This pioneering locomotive hauled the first train to Stockton, cementing Shildon’s place as the ‘Cradle of the Railways’ – the world’s first, true railway townSarah Price, Head of Locomotion
The National Railway Museum has announced that Locomotion No.1 is to return permanently to Shildon, where the world’s first passenger steam engine departed from the Mason’s Arms on 27th September 1825.
The engine’s return to its spiritual home forms part of ambitious plans for the future of Locomotion in Shildon, placing the world’s first railway town at the heart of the Stockton and Darlington Railway’s bicentenary celebrations in 2025.
A £4.5m plan will see the construction of a new, 4,000m2 ‘Building Two’, close to the existing visitor centre, which will almost double the amount of covered space available to the public.
The building will house up to 40 vehicles from the national collection, bringing the total number of rail vehicles at Locomotion to more than 100.
Construction work is set to commence in October 2021 and the building is due to open to the public in September 2022.
To further recognise Shildon’s role as the birthplace of the modern passenger railway, historic steam engine Locomotion No.1 – the first to haul a scheduled passenger train – will also go on display at the redeveloped museum.
The locomotive is part of the national collection, cared for by the Science Museum Group, and is currently on loan at the Head of Steam Museum in Darlington.
When the existing loan period ends in 2021, the vehicle will travel the short distance to its new home in Shildon, where it will be displayed as the focal point of Locomotion’s redevelopment.
Cradle of the Railways
Sarah Price, Head of Locomotion said: “On 27th September 1825, George Stephenson’s Locomotion No.1 set off from outside the Mason’s Arms public house in Shildon – just a short distance from where the museum is now based.
“This pioneering locomotive hauled the first train to Stockton, cementing Shildon’s place as the ‘Cradle of the Railways’ – the world’s first, true railway town.
“Our ambitious plans will see significant investment in the existing site’s historic buildings, the construction of Building Two to showcase our collection and the display of Locomotion No.1 – one of the world’s most significant engines.”
The development will also see the repair and rejuvenation of Locomotion’s historic buildings.
The museum is home to a collection of unique Grade II listed buildings including the former home of Timothy Hackworth, the first locomotive superintendent of the Stockton and Darlington Railway, as well as sheds and worker’s cottages.
The £1.6m repair project started on site earlier this month and all historic buildings are due to be repaired by the end of the year.
Locomotion recently celebrated its 15th birthday with a gala event, drawing in excess of 3,500 people on a single day.
Since opening, the museum has hosted many high-profile locomotives and exhibitions, including Flying Scotsman and Tim Peake’s Soyuz capsule which was seen by more than 46,000 people.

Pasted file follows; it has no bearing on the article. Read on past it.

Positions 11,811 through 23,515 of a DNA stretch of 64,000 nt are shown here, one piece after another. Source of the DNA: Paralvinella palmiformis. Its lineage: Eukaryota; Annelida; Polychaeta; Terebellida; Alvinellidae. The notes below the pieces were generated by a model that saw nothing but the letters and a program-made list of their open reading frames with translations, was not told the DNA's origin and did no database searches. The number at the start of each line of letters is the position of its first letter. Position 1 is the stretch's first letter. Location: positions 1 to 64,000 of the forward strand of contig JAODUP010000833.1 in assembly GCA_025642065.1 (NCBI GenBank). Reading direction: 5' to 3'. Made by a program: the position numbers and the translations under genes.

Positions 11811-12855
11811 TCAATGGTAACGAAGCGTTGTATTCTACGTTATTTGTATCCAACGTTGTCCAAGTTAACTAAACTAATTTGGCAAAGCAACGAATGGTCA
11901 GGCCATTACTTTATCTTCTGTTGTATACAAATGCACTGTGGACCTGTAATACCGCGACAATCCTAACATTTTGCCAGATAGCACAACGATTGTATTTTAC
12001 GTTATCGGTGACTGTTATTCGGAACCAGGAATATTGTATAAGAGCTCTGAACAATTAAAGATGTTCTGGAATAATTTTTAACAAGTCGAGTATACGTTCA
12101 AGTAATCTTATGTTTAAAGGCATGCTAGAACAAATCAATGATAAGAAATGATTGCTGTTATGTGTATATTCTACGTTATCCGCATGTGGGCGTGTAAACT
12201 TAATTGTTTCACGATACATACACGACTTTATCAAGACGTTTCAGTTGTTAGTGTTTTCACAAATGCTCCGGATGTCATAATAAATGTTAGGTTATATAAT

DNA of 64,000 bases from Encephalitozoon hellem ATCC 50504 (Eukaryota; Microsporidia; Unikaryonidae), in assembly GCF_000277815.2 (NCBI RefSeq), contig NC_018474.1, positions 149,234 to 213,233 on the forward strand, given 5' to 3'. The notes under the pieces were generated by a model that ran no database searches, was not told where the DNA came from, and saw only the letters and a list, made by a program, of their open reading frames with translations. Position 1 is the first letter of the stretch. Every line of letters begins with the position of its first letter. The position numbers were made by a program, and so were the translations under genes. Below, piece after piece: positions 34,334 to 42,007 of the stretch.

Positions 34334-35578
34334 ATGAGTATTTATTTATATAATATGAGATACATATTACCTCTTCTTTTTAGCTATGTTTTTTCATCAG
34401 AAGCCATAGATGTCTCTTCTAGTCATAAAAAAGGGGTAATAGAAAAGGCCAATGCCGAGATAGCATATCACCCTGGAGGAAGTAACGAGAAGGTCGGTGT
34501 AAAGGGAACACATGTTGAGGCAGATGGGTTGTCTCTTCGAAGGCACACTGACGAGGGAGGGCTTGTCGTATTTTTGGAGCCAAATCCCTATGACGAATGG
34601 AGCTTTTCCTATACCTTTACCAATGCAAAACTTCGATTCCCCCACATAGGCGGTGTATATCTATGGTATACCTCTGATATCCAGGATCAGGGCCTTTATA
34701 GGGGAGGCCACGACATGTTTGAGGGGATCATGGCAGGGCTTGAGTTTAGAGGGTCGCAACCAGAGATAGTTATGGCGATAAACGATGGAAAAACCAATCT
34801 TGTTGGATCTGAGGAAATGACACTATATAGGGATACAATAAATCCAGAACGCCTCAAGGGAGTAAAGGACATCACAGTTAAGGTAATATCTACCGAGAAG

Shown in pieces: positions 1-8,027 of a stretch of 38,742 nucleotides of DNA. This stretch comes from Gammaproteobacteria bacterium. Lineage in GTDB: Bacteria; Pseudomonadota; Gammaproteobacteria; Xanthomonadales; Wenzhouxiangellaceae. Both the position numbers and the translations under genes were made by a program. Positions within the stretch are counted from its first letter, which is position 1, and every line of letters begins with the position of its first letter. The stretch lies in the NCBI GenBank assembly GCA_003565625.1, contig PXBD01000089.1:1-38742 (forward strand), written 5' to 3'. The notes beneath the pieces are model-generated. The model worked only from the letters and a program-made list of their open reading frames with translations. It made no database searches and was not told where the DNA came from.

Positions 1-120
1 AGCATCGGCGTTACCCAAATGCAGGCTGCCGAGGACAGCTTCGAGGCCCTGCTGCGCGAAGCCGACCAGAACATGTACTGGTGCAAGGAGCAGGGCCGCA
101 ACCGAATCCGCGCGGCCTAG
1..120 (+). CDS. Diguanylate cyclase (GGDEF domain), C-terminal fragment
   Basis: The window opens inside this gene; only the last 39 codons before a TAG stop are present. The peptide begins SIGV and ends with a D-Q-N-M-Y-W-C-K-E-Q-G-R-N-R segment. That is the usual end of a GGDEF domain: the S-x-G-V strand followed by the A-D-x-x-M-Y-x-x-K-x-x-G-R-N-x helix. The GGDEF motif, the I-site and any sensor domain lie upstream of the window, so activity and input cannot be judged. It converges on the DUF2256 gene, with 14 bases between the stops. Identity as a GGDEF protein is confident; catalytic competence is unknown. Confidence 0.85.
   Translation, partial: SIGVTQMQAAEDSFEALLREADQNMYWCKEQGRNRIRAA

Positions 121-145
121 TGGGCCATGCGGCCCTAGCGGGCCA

The museum currently welcomes around 200,000 visitors each year and is England’s most northerly national museum. It has received more than 2.5 million visitors since opening.
World’s first Railway Town
Speaking to the Crier, local historian and author of Shildon the World’s First Railway Town, Gerald Slack said: “The announcement by the National Railway Museum has to be tremendous news for Shildon, as the town’s history is inextricably linked to railways and railway engineering, with very strong connections to Locomotion No.1 itself.
“The town’s adopted son, Timothy Hackworth, played a pivotal role in the engine’s design and construction whilst working at Robert Stephenson’s Newcastle Forth Street Works in 1824/5 and the locomotive’s very existence was predicated on hauling coal from the south-west Durham coalfield, with Shildon at its heart.
“Locomotion was based at Shildon Works throughout the whole of its operational life, on the Stockton and Darlington Railway, hauling millions of tons of coal to the river Tees.
“It was at Shildon Works the engine was overhauled, repaired and rebuilt throughout its working life on the railway.
“Interestingly it is highly likely the engine was given its iconic name Locomotion No.1 whilst on service out of Shildon, with the first recorded mention in locomotive controller John Graham’s papers in January 1832.
“Up to that time the engine was unnamed”.
Sir Peter Hendy, Trustee of the Science Museum Group, said: “It’s remarkable how far Locomotion has come since it opened back in 2004.
“I’ve been impressed to see it punch well above its weight, with innovative exhibitions like Tim Peake’s Soyuz capsule and forward-thinking acquisitions, from the HST to the Pacer.
“As we head towards once-in-a-lifetime railway anniversaries, the development of the Building Two project and the homecoming of Locomotion No.1 will give the museum even more opportunities to put the heritage of Shildon and the North-East on the map, and to make 2025 a truly national celebration with a global impact.”
A limited number of copies of Gerald Slack’s Shildon the World’s First Railway Town are available from the Town Crier offices for £10 plus postage and packing.
For more on this story, read Andrew McLean, National Railway Museum’s Assistant Director and Head Curator’s blog, Shildon, the Cradle of the Railways and Locomotion No.1.